e) I added the new Appendix 6 (“Connection between metabolism and growth”) to demonstrate explicitly how epistasis that arises in metabolism can translate to epistasis for growth rate. This issues was raised in a separate conversation with one of the reviewers (Ben Good).
Revision #3: The results in Figure 1D and e.g., why negative epistasis is maintained across coarsegraining. (see text below Equation 4) were not immediately intuitive.
Possible solutions: Present explicit expressions for H, F, epsilon in Equations 3,4 for a particular simple network and then state that these results in fact hold for any topology as shown in Materials and methods.
Following this suggestion, I added a paragraph immediately before Theorem 1 where I describe the intuition behind this result using the linear pathway example.
2) Generalizability and scope: All results are derived for linear ODEs near equilibrium. The linear steadystate assumption needs to be contextualized. The scope of the study and its practical applications could be understood more clearly if the validity of this approximation were more explicitly discussed (e.g. its validity for mutations of small effect, or as a null model)
Revision #4: The linear steadystate assumptions would be appropriate for mutations of small effect. This issue should be addressed, i.e. whether aspects of network toplogy can be inferred from systemlevel epistasis may simply depend on the effect size of the "mutations".
Possible solutions: In addition to explicitly address the linear quasisteady state assumption head on in the Abstract, Introduction and Discussion, the author should also evaluate the conditions where this assumption would be valid, e.g. how small do the changes need to be for the system to behave according to the theory?
To address this important issue, I carried out additional numerical analyses asking whether the results of Theorems 1 and 2 hold when the effects of mutations are finite. The results of these new analyses are now presented in a new section “Sensitivity of results with respect to the magnitude of mutational effects” and in new Figure 4. Briefly, I tested the sensitivity of Theorem 1 with respect to the magnitude of mutations by numerically calculating the function that maps lowerlevel epistasis onto higherlevel epistasis for modules with randomly sampled kinetic parameters and for mutations with various magnitudes and signs. Overall, the results of Theorem 1 appear to be fairly robust to the magnitude of mutational effects. Predictions of Theorem 1 begin to fail when both mutations have 1050% positive effects on the rate constant of the lowerlevel module (see Figure 4A). The results of Theorem 2 are also quite robust with respect to the effect size of mutations. By carrying out similar numerical calculations, I found that mutations in parallel reactions never produced positive epistasis. Mutations in serial reactions never produced negative epistasis, but they did produce values of epistasis between 0 and 1 in a fraction of tested cases (Figure 4B).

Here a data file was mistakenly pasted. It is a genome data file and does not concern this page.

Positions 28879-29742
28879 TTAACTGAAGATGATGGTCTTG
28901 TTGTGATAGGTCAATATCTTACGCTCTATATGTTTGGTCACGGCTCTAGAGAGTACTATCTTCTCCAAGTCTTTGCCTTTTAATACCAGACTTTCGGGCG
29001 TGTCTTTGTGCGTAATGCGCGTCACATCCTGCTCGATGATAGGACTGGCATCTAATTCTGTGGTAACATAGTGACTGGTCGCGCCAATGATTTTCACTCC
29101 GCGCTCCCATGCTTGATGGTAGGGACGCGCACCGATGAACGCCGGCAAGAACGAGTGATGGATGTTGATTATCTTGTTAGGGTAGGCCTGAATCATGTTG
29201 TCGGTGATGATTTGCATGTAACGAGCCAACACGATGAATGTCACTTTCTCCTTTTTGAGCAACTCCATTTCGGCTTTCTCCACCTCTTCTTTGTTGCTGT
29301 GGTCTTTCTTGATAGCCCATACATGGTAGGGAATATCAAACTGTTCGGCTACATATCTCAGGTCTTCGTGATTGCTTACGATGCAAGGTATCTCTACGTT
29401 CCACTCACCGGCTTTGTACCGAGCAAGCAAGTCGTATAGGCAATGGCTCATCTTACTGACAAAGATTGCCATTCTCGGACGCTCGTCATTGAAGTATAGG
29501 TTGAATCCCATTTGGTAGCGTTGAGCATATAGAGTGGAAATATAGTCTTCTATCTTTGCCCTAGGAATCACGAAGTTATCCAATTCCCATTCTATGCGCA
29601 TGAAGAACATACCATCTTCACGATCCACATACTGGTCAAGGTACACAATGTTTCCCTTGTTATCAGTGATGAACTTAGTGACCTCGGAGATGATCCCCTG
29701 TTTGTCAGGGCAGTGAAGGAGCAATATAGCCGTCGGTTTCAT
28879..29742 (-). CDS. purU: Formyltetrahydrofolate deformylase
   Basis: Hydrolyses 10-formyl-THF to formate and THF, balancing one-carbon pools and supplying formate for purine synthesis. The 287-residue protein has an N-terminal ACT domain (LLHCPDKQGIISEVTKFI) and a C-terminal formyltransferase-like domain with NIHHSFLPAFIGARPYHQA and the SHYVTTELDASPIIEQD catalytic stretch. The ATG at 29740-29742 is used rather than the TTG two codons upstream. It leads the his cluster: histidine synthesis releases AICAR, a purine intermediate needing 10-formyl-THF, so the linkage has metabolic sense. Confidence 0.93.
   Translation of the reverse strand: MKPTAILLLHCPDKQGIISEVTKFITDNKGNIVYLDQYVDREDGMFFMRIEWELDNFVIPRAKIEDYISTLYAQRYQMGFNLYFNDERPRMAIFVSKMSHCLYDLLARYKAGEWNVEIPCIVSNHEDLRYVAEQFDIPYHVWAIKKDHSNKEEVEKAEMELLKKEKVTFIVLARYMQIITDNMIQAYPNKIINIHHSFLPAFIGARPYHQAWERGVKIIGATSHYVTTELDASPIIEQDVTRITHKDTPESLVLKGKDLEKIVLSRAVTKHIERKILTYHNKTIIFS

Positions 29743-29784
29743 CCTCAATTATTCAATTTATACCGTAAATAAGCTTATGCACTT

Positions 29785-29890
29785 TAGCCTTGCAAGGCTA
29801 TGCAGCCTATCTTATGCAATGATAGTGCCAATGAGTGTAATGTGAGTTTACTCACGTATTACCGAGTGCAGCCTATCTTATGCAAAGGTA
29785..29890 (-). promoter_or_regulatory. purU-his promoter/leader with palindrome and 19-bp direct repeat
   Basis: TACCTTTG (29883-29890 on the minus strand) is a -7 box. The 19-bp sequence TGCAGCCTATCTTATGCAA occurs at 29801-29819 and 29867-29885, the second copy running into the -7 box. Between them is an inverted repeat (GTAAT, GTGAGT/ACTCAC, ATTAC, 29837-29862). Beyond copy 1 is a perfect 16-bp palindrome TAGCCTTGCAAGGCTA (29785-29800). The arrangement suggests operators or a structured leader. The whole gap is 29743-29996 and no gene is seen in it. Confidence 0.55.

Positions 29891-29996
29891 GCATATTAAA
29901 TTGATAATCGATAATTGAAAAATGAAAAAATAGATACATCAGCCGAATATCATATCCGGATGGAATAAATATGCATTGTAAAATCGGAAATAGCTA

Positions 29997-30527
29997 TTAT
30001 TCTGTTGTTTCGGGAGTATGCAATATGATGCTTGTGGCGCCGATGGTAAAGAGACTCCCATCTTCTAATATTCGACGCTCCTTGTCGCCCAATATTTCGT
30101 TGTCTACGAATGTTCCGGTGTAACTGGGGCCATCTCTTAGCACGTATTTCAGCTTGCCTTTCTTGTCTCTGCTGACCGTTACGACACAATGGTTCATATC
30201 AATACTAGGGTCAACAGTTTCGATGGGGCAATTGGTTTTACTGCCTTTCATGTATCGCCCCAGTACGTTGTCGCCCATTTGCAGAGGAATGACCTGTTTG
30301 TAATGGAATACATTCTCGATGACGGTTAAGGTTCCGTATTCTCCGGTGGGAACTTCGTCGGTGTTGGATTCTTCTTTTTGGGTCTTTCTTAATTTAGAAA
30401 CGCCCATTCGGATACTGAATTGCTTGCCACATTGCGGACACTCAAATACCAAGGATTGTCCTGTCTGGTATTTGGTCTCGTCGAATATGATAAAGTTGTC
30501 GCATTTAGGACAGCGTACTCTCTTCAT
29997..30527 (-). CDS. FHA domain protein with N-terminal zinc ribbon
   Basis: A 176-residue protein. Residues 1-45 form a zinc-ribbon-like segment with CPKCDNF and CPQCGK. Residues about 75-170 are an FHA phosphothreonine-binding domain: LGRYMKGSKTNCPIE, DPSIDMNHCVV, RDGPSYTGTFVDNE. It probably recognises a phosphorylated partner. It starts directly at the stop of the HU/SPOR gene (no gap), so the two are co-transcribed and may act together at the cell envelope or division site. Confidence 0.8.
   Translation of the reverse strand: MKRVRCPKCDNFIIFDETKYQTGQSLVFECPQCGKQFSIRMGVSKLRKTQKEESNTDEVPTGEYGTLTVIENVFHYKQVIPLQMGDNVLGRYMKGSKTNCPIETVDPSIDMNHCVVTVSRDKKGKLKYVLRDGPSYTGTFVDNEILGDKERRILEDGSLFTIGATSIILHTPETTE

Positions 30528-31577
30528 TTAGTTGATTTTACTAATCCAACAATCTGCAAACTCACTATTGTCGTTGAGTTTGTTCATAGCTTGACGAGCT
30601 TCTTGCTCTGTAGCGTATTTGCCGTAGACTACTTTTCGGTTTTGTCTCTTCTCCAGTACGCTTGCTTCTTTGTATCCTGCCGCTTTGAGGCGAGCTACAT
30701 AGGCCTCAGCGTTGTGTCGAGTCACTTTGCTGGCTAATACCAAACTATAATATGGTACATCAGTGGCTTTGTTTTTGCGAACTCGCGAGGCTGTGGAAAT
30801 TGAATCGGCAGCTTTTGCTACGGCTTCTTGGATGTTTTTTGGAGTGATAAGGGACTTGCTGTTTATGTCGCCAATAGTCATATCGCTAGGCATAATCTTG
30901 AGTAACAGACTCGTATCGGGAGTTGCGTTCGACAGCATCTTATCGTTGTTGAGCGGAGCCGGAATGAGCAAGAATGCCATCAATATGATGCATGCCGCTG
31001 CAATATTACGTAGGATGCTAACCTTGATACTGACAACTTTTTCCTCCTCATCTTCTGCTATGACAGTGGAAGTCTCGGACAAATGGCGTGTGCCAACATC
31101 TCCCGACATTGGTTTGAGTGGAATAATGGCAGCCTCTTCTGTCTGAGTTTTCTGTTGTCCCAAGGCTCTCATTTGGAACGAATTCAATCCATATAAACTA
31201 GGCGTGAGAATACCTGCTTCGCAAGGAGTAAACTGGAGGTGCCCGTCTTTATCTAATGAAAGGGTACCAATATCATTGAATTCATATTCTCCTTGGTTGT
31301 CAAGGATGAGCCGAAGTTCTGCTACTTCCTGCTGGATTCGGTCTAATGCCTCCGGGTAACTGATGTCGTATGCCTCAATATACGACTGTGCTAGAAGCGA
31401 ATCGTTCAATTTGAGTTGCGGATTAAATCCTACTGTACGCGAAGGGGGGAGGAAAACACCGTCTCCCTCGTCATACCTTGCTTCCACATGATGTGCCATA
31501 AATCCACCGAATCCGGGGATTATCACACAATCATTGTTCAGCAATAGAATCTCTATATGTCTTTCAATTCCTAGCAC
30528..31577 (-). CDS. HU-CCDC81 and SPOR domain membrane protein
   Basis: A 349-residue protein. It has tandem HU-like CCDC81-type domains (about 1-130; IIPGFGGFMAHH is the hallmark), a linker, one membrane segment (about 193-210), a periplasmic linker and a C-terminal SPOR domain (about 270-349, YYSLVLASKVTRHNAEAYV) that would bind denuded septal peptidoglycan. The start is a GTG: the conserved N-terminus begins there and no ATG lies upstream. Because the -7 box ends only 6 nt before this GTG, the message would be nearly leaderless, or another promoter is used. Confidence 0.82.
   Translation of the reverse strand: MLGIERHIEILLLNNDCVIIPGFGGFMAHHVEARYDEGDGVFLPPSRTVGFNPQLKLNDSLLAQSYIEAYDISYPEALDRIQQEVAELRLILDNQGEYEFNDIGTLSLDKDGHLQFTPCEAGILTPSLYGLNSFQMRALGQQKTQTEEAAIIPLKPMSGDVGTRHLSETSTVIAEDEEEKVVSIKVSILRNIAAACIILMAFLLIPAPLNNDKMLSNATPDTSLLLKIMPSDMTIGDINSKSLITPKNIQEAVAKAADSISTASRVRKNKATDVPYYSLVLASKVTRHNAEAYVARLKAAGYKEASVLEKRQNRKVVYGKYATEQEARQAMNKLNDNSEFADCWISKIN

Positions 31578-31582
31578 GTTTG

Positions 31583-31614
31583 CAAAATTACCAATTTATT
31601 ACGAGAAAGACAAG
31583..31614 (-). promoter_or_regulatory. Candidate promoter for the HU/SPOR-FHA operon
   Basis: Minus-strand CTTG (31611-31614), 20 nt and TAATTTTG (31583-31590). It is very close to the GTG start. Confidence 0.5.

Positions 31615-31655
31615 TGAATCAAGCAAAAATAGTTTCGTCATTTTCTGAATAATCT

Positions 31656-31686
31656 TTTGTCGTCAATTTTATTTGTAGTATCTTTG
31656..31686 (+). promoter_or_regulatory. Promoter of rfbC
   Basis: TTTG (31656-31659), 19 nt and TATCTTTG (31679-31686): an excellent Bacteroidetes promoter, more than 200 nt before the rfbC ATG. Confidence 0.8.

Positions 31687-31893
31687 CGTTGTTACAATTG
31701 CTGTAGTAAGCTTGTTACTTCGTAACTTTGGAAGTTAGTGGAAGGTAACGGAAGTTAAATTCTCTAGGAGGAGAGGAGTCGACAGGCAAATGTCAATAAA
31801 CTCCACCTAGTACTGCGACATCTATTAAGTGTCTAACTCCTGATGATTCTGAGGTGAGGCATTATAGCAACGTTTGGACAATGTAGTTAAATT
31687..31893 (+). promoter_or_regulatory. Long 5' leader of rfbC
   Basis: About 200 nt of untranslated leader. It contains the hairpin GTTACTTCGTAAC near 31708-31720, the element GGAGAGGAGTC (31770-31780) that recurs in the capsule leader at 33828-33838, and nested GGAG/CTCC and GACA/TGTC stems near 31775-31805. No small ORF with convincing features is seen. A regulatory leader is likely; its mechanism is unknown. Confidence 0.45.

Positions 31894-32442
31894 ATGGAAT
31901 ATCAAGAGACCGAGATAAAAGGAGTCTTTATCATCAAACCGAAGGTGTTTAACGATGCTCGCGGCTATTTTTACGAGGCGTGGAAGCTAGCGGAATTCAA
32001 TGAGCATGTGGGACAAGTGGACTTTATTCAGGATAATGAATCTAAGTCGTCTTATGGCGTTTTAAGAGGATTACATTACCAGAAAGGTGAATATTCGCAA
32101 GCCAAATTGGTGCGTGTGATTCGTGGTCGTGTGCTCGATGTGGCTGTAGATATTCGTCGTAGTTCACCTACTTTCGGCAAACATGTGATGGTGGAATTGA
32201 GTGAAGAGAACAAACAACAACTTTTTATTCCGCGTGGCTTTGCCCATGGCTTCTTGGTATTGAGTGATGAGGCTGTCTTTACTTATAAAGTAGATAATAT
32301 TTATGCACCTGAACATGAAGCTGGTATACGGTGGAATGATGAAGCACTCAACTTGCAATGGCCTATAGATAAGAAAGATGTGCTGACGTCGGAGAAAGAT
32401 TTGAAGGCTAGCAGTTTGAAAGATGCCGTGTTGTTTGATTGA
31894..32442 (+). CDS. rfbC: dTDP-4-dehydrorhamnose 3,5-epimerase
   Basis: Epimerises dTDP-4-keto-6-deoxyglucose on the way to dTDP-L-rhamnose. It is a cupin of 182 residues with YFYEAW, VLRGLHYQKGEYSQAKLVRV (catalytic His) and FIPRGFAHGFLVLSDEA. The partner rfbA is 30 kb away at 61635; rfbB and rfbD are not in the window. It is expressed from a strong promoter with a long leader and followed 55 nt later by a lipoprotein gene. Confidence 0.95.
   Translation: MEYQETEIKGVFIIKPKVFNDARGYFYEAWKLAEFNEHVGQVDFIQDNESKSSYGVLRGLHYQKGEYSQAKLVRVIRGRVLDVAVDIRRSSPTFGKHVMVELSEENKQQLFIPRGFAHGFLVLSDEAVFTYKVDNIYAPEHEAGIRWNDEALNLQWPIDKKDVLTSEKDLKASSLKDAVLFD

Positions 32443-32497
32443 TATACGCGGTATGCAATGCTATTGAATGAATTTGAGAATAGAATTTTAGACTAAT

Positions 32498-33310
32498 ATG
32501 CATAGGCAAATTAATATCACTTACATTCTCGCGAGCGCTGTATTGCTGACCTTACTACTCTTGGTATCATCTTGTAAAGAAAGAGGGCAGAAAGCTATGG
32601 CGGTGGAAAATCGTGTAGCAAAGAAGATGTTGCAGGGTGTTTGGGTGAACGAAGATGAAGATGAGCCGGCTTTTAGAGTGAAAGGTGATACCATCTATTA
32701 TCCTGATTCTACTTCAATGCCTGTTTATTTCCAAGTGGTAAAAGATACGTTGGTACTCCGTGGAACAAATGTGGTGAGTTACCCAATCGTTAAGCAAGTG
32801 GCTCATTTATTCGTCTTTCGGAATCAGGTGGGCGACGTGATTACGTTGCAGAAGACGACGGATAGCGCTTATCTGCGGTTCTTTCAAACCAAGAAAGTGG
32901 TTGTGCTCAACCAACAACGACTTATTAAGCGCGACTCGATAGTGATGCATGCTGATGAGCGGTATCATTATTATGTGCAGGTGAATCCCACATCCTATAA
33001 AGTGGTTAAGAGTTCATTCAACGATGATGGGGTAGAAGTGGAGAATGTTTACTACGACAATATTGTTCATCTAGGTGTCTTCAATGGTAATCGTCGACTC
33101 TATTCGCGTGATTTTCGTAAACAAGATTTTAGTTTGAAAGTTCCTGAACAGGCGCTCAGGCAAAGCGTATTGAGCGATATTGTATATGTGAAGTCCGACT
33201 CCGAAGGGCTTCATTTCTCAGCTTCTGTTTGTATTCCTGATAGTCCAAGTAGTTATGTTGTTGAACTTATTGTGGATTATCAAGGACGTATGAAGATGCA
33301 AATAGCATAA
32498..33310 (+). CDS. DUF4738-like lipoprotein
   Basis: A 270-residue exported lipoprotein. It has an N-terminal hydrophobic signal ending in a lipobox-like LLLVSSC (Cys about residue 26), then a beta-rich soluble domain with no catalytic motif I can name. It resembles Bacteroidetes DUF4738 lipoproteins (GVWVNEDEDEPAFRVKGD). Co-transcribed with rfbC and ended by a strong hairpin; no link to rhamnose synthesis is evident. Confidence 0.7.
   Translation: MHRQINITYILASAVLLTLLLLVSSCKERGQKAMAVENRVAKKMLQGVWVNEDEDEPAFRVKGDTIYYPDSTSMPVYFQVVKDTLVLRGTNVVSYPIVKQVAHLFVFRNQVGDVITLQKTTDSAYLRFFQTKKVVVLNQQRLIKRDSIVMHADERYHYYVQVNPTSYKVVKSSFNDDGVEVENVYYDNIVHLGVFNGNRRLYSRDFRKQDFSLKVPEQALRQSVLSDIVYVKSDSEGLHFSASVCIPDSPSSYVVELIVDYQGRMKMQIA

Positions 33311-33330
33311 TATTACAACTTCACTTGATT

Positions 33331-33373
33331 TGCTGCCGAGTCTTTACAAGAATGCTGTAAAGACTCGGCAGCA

I updated the Abstract, Introduction and Discussion accordingly to make the assumptions underlying analytical work clear.
3) Context: All reviewers found that the connection to previous work could be strengthened significantly, including references to key previous work.
Revision #5: The revised manuscript should include a more structured discussion of the relevant literature on gene interactions in metabolic networks and in generegulatory networks where the assumption of linear reactions is common. A brief discussion of Fisher's geometric model would be useful (e.g. the study by Martin (2014) Genetics should be referenced). The paper should also include a discussion of other systems where a similar “emergent” epistasis has been reported. For protein epistasis, Otwinoswki et al., 2018 made a phenomenological observation of emergence – e.g., epistasis between mutations in βlactamase can be explained as a global nonlinearity applied to nonepistatic linear trait. Sailer et al., 2017, Husain et al., 2020 give mechanistic explanations for how simple global epistasis can emerge from complex underlying interactions, closely tied to the discussion in “Intergene epistasis is generic”. Similarly, epistasis due to steady states, central to this paper, is similar to the arguments of Bender, Case and Gilpin, Ecology, 1984 (and later reviews by Case, Billick) in the context of (mistakenly) inferring ecological interactions from correlated variations of species abundances at steady state.
Possible fix: See the references suggested above, as well as:
Clark, A. G. 1991. MutationSelection Balance and Metabolic Control theory. Genetics 129: 909923.
Fievet, J. B., C. Dillmann, and D. de Vienne. 2010. Systemic properties of metabolic networks lead to an epistasisbased model for heterosis. Theor. Appl. Genet. 120: 463473.
Gjuvsland, A. B., B. J. Hayes, S. W. Omholt, and O. Carlborg. 2007. Statistical epistasis is a generic feature of gene regulatory networks. Genetics 175: 411420.